The refolding of ubiquitin as site-directed mutagenesis and stopped-flow kinetic studies
Chung-Tien Lee1,2, Pei-Yeh Chen1, and Sunney I. Chan1.
1Institute of Chemistry, Academia Sinica, Taipei, Taiwan, R.O.C.
2Department of Chemistry, National Taiwan University, Taipei, Taiwan, R.O.C.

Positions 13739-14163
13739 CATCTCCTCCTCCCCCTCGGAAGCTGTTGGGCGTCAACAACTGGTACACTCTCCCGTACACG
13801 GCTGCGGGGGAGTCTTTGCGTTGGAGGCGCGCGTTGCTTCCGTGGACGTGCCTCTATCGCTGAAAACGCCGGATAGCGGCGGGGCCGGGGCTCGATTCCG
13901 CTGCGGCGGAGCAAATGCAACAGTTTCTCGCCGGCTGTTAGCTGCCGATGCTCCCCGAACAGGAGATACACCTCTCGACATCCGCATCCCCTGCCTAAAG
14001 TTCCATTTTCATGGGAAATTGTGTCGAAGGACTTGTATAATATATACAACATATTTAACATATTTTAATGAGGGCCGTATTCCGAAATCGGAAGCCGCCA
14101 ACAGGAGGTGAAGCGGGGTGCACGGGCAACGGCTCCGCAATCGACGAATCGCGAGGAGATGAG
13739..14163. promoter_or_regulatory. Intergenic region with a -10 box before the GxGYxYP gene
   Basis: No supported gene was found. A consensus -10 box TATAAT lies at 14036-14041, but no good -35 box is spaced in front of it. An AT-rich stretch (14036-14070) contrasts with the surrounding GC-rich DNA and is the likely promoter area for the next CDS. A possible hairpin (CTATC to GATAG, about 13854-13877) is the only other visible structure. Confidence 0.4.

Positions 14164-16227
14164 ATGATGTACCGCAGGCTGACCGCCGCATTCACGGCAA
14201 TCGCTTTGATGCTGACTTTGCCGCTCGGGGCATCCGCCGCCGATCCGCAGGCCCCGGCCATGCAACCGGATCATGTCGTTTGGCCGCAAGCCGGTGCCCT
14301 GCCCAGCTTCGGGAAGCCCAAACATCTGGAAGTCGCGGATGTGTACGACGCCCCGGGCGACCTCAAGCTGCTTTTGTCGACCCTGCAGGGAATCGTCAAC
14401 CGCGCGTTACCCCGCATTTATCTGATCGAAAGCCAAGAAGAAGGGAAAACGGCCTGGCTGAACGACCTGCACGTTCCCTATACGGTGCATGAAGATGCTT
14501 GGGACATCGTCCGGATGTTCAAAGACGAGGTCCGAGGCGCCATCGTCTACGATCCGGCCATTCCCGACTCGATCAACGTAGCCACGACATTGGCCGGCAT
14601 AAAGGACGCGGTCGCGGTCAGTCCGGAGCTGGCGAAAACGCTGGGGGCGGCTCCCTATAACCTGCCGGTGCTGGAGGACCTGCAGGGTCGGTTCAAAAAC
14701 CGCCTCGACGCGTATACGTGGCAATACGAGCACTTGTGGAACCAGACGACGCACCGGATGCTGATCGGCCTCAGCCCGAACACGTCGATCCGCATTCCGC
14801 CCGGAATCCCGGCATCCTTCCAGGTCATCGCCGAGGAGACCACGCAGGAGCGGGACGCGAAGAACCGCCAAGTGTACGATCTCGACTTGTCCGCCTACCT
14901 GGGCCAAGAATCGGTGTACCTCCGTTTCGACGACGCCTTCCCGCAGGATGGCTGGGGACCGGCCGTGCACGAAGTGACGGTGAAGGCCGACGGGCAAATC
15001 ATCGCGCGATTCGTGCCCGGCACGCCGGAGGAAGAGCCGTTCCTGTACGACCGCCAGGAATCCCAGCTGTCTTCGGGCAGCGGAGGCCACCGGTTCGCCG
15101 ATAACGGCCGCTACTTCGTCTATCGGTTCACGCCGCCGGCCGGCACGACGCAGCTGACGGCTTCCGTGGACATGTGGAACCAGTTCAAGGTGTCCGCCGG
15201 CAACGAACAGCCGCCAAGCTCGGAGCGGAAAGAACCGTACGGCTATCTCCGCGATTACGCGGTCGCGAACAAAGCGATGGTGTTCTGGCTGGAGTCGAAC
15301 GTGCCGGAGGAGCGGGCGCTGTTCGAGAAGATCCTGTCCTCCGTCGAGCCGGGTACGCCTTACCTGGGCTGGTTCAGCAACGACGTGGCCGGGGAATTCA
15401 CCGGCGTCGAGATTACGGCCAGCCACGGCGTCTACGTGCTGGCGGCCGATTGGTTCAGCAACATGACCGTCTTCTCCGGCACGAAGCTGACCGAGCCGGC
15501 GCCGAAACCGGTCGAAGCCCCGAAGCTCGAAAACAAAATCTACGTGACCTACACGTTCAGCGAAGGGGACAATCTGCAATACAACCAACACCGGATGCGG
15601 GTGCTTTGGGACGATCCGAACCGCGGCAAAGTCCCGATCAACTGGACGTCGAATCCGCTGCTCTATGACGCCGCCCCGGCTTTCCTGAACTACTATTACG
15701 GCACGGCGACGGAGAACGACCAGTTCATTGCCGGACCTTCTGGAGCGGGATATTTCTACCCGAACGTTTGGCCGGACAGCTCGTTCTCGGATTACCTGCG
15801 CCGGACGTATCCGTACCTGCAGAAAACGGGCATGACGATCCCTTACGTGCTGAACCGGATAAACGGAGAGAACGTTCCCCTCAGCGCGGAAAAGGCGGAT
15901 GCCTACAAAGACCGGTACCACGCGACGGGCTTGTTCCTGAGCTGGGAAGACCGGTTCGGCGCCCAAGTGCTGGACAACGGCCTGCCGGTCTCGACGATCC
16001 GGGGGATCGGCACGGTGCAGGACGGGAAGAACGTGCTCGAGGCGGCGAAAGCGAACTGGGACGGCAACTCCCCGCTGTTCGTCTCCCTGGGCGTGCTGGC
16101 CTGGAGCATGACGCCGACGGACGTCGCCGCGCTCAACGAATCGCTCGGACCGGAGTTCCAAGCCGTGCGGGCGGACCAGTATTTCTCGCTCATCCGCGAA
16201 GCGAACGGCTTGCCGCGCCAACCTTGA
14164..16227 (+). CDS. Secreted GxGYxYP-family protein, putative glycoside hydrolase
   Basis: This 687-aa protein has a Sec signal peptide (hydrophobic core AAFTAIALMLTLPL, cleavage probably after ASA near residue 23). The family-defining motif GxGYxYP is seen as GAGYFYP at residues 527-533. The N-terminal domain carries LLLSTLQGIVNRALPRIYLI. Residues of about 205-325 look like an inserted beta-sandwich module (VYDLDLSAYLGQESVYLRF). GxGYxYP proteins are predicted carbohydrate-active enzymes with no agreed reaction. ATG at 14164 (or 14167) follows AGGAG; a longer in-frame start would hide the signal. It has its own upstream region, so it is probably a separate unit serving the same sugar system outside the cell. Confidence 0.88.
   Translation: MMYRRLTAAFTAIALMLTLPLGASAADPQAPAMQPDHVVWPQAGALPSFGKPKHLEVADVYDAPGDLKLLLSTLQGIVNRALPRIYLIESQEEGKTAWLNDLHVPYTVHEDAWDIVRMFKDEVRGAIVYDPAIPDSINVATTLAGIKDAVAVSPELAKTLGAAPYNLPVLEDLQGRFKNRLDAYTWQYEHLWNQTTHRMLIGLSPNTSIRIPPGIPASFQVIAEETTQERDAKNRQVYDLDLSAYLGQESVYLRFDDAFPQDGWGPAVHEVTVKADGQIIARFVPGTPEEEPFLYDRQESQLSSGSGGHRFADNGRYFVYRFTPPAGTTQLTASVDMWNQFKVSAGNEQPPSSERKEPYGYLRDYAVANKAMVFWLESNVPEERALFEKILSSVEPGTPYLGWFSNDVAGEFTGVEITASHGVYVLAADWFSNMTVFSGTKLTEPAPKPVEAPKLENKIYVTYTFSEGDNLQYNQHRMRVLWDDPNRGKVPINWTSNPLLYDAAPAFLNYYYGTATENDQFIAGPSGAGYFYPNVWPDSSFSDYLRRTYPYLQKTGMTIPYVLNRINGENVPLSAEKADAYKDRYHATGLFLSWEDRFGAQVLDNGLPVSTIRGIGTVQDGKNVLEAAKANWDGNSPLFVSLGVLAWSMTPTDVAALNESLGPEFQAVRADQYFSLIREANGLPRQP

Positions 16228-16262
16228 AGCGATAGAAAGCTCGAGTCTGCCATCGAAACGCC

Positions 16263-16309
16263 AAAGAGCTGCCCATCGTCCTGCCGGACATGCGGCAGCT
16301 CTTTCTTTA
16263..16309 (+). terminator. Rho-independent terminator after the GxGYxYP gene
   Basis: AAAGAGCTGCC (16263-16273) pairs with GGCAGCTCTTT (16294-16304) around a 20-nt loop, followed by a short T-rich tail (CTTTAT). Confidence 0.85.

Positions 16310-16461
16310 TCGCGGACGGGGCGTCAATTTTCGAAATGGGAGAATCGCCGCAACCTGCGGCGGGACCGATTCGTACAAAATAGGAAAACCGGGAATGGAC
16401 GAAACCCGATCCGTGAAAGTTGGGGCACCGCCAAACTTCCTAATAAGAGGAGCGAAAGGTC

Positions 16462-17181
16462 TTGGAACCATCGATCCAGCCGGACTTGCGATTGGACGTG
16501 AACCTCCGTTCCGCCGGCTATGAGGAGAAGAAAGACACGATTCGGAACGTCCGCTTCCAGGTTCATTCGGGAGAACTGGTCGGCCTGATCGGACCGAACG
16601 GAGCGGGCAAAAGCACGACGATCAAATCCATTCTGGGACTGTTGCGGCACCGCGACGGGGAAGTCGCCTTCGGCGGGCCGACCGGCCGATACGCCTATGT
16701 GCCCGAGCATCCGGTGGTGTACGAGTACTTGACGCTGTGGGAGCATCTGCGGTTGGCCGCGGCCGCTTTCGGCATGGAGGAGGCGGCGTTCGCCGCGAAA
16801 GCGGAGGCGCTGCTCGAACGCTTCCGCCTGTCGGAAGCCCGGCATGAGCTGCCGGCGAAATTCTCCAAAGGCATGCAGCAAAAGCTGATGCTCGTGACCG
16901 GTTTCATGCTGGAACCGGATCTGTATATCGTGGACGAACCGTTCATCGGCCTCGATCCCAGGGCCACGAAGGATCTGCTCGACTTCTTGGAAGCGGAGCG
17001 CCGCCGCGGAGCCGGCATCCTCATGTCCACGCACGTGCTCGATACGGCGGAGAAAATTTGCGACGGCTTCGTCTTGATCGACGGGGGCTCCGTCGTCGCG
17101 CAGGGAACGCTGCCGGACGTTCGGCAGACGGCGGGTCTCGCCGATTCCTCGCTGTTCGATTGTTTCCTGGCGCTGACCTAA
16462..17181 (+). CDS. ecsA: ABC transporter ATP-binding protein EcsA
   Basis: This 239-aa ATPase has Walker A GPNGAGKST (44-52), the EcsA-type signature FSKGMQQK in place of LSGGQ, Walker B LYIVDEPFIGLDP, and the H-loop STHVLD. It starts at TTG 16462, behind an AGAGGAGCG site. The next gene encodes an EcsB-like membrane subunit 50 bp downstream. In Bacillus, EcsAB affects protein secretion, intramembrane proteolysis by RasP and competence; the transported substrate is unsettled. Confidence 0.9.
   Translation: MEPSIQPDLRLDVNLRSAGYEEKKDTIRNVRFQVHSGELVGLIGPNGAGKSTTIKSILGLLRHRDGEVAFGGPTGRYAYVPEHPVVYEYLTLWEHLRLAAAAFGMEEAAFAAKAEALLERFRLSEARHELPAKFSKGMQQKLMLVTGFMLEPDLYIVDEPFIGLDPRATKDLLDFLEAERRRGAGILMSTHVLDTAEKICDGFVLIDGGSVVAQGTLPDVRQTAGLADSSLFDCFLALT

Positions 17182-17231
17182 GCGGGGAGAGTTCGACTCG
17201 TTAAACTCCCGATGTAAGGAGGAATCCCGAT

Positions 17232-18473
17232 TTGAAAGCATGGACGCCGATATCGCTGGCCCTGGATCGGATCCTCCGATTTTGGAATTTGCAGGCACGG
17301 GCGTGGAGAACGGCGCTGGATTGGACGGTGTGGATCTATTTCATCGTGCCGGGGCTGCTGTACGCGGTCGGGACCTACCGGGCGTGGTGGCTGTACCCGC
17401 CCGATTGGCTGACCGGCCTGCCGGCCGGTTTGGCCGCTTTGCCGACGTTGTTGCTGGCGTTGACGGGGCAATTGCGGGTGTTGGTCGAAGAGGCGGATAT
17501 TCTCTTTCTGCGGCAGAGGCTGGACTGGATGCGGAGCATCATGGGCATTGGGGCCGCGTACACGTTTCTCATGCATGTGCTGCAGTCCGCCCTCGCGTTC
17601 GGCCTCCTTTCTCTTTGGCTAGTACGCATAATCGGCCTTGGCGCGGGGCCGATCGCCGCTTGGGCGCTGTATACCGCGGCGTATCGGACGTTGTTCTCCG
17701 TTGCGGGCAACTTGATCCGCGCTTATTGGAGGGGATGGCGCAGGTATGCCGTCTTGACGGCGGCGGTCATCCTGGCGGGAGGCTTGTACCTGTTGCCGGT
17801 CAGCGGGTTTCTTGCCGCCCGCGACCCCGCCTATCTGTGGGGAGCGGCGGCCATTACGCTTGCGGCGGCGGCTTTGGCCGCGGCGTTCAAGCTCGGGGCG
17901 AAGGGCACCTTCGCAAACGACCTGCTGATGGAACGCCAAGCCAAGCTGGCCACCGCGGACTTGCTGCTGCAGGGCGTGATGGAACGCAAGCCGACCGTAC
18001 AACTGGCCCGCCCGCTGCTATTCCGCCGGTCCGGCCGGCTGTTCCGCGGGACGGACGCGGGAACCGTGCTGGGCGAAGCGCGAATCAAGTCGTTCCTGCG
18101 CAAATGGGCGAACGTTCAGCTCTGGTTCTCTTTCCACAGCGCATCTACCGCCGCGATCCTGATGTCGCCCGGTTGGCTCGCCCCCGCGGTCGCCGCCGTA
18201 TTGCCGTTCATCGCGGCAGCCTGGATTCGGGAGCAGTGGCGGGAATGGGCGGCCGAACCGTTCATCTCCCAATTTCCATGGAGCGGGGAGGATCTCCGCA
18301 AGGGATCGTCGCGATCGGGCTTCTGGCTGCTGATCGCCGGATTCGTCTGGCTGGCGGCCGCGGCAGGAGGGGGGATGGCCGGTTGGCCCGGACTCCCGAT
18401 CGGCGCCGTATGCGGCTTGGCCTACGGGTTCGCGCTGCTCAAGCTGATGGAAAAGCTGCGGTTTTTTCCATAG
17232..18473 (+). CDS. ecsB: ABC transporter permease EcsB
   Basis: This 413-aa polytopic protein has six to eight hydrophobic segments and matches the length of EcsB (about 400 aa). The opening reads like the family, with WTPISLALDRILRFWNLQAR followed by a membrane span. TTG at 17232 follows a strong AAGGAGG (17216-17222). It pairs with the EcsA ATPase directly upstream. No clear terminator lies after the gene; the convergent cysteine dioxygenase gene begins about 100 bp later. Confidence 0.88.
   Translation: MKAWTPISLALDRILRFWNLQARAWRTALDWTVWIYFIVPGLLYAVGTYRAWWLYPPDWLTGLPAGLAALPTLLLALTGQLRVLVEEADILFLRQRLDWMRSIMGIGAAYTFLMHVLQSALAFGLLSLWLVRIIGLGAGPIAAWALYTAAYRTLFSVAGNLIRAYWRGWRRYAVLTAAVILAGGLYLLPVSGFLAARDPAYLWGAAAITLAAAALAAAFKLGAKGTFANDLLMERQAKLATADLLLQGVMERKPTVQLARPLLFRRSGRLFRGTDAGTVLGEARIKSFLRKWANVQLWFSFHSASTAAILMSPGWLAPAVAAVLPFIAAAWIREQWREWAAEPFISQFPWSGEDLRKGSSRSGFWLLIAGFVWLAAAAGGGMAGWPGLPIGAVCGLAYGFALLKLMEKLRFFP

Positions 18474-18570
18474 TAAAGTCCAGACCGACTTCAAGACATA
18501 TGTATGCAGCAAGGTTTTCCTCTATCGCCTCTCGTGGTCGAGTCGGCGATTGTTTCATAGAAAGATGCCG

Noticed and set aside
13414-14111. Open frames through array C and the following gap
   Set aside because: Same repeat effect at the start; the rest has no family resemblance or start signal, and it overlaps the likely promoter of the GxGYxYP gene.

Ubiquitin, a small and compact α+β protein without any disulfide linkages, mediates intracellular protein degradation and many important biological functions. The formation of a β turn in the N-terminal β-hairpin has been implicated in the transition state of ubiquitin folding pathway. From earlier studies, we have shown that the Gly-10 residue is important in the stability of the hairpin. Deleting Gly-10 destabilizes the β-hairpin structure. On the contrary, mutating Thr-9 to Asp-9 has the opposite effect. Phe-4, a residue on the strand of the hairpin that participates as part of a small exterior hydrophobic cluster, also appears to contribute the stability of the hairpin. Here, we compare the effects of these residues in the folding of ubiquitin by examining the refolding/unfolding kinetics of the mutated proteins: desG10/F45W, T9D/F45W, and F4A/F45W. F45W mutation was introduced in order to provide a good fluorescence probe. Kinetic refolding and unfolding studies of these mutants were monitored by stopped-flow circular dichroism and stopped-flow fluorescence spectroscopy. From the results obtained, we propose that the turn residues are more important than the strand residue in the formation of the transition state.